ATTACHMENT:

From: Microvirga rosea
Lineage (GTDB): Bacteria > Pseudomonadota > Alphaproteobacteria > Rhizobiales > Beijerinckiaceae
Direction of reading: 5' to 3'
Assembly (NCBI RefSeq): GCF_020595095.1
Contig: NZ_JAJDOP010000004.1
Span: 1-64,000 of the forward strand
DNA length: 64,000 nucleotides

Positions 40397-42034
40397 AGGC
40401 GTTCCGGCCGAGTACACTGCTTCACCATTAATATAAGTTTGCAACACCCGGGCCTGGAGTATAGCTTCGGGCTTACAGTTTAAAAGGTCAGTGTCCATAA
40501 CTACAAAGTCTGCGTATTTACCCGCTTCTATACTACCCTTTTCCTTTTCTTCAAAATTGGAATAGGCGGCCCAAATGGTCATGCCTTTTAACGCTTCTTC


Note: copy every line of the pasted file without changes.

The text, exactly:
From: Microvirga rosea
Lineage (GTDB): Bacteria > Pseudomonadota > Alphaproteobacteria > Rhizobiales > Beijerinckiaceae
Direction of reading: 5' to 3'
Assembly (NCBI RefSeq): GCF_020595095.1
Contig: NZ_JAJDOP010000004.1
Span: 1-64,000 of the forward strand
DNA length: 64,000 nucleotides

Positions 40397-42034
40397 AGGC
40401 GTTCCGGCCGAGTACACTGCTTCACCATTAATATAAGTTTGCAACACCCGGGCCTGGAGTATAGCTTCGGGCTTACAGTTTAAAAGGTCAGTGTCCATAA
40501 CTACAAAGTCTGCGTATTTACCCGCTTCTATACTACCCTTTTCCTTTTCTTCAAAATTGGAATAGGCGGCCCAAATGGTCATGCCTTTTAACGCTTCTTC